Advice to Parents from Fr. Rob

Sunday, August 13, 2023

Dear Mom or Dad,

Congratulations on your son or daughter’s decision to attend Arizona State University, Fr. Rob considers ASU to be the greatest university in our state, if not the entire country (more on his bias a little later in this letter).

We know this is a time of great excitement and anticipation, but it can also be a time of anxiety and uncertainty for both you and your ASU student. As a parent, you want to do everything you can to help them succeed in college, but you may not know where to start.

Fr. Rob has been the Director of the Catholic Newman Center since 2011, he has spoken to countless parents over the years about challenges that are facing students as they settle into campus.

In addition he is a proud ASU graduate, and a third generation ASU alum. Let’s just say, he’s seen it all, and he’s heard it all. Nothing shocks either of us and nothing is new.

So we thought we would give you our tips to help you and your ASU Sun Devil make the most of the 2023-24 academic year.

Talk to your student about their (and your) expectations. What do they hope to achieve academically, socially, personally, and spiritually? What are their concerns? By talking you get a better understanding of their goals and challenges, and you can then offer them support and guidance. Remember, help them to come to their own conclusions, don’t force yours on them. If you do, you are in for a battle.

Help your student develop a budget and a financial plan. College living can be expensive, so it's important they have a solid understanding of their money. This will help them stay on track financially, and help reduce their stress levels.

Pro Tip: Everything today is on an app.  Venmo, Zelle, Lyft, Uber, DoorDash. Students just don’t carry cash anymore.

Help your student pack for college, BUT don’t over do it! Make sure they have the things they need, but be realistic. Don’t send them with their winter clothes in August! They won’t need any of that until January. And if they do, you can always send a few things to them.

In the fall students wear the same things - sneakers or flip flops, shorts, t-shirt and maybe a ball cap. We might see a polo shirt or a dress at Sunday Mass. That’s it! It’s not complicated.

Pro Tip: Target and Tempe Marketplace are close to campus. And there’s always Amazon. Anything can be shipped, so don’t stress.

Stay connected with your student. Talk to them on the phone, FaceTime or text regularly. Let them know that you are there for them, no matter what, and with no judgment! Try not to be too overbearing. Let them find their way. Also, what you think is a normal amount of “staying connected” is going to be a lot more than they think. So don’t overdo it.

Pro Tip: Fight the urge to be a helicopter parent! Don’t swoop in! Let them solve their own problems. It’s part of growing up. 

Encourage your child to check out Newman. The ASU Catholic Newman Center offers a variety of socal events, programs, activities, and most importantly the Sacraments. We have two daily masses during the week and weekend Masses Saturday evening and all day on Sunday. Our adoration chapel is open 9AM to 5PM, Monday through Thursday.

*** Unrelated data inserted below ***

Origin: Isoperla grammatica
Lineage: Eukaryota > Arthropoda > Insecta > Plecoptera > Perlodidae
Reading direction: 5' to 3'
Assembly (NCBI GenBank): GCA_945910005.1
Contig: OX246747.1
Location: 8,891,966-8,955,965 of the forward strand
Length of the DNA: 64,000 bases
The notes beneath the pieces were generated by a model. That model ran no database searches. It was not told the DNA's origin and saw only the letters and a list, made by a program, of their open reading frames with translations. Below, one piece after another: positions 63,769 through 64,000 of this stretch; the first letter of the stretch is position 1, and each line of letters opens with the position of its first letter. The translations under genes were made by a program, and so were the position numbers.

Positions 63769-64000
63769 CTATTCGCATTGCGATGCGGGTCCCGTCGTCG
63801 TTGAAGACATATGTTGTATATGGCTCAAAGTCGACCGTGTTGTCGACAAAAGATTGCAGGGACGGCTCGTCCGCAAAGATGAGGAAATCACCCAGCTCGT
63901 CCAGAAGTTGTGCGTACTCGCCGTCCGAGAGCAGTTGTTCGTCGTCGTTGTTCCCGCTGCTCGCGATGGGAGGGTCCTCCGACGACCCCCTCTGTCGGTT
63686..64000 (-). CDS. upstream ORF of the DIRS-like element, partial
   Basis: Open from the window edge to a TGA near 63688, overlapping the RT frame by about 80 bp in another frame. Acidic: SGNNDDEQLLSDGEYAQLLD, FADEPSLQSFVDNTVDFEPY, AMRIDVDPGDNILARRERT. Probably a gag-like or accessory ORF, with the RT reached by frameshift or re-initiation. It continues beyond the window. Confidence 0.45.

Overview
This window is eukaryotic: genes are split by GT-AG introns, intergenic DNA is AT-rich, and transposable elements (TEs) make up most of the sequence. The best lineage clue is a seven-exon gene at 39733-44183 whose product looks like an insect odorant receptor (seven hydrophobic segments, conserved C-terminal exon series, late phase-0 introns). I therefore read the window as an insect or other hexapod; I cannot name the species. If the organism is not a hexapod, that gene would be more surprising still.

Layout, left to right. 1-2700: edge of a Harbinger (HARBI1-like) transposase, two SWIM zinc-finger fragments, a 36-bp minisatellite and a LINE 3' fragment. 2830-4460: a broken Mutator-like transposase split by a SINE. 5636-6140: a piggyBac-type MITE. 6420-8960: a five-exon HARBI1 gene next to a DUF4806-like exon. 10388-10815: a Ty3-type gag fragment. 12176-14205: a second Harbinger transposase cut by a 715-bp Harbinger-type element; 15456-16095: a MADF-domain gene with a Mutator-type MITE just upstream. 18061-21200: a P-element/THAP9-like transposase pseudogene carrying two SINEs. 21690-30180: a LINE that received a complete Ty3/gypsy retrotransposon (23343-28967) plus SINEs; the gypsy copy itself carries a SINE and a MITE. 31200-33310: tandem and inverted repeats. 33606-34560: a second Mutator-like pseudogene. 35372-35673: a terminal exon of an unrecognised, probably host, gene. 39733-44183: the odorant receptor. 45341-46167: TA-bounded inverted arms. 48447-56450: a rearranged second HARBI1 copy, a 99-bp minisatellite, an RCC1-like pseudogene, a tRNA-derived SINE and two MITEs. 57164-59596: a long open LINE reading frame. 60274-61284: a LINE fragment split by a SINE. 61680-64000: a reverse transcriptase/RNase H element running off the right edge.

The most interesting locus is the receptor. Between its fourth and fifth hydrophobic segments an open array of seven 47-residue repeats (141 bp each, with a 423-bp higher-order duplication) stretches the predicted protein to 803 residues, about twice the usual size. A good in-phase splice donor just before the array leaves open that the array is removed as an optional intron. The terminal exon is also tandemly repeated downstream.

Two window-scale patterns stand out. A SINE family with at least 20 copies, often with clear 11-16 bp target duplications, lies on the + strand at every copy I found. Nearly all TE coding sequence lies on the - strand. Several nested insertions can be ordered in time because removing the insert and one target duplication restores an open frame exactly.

Pro Tip: We offer confessions before the weekday 12:15pm Mass and at 3:00pm on Sundays.

Come visit for ASU Family Weekend, September 22-24, 2023. This is a great way to see how your student is adjusting to campus life and spend some time together. ASU puts on a fantastic weekend for everyone visiting. And definitely stop by the Newman Center when you are here.

Be there for your student when they need you. If he or she is struggling academically, socially, or personally, be there to listen and offer support. Remember, they are still learning how to navigate college life, and they may need your help from time to time. ASU has a range of tutoring, academic advising, and mental health resources if your student needs help.

Pro Tip: Your intuition is probably right. If your calls with your student are getting shorter, or they are slower than normal to respond to your texts, that could be a sign that something is not right or they are getting overwhelmed. So don’t wait -- start looking for help in week 5 instead of week 14 of the semester. 

Make sure your student meets their professors and instructors. The university wants your student to be successful and to thrive at ASU. We can’t tell you how many times a student has come to us to tell us that they are not doing well in a class and the first thing we ask is, “Have you met with your professor?” They hadn’t. They won’t bite their head off. If anything they’ll make an extra effort to help.

Encourage your student to get involved on campus. This is a great way to make friends and to get involved in activities that they enjoy. We can tell you there is a club or group on campus for every interest (some we didn’t even know were a thing).

Please just breathe. Be patient and understanding. The first few weeks of a new academic year can be a time of great change, so be patient and understanding as they adjust to the new year. Remember, they are just trying to find their way.

So those are our tips to help you help your student navigate the school year. We want to hear how your student, and you, are doing during this year, so keep us updated. You can email us and let us know how they are doing, or if they need special prayer intentions if things get challenging. 

Faithfully yours in Christ,
Fr. Rob Clements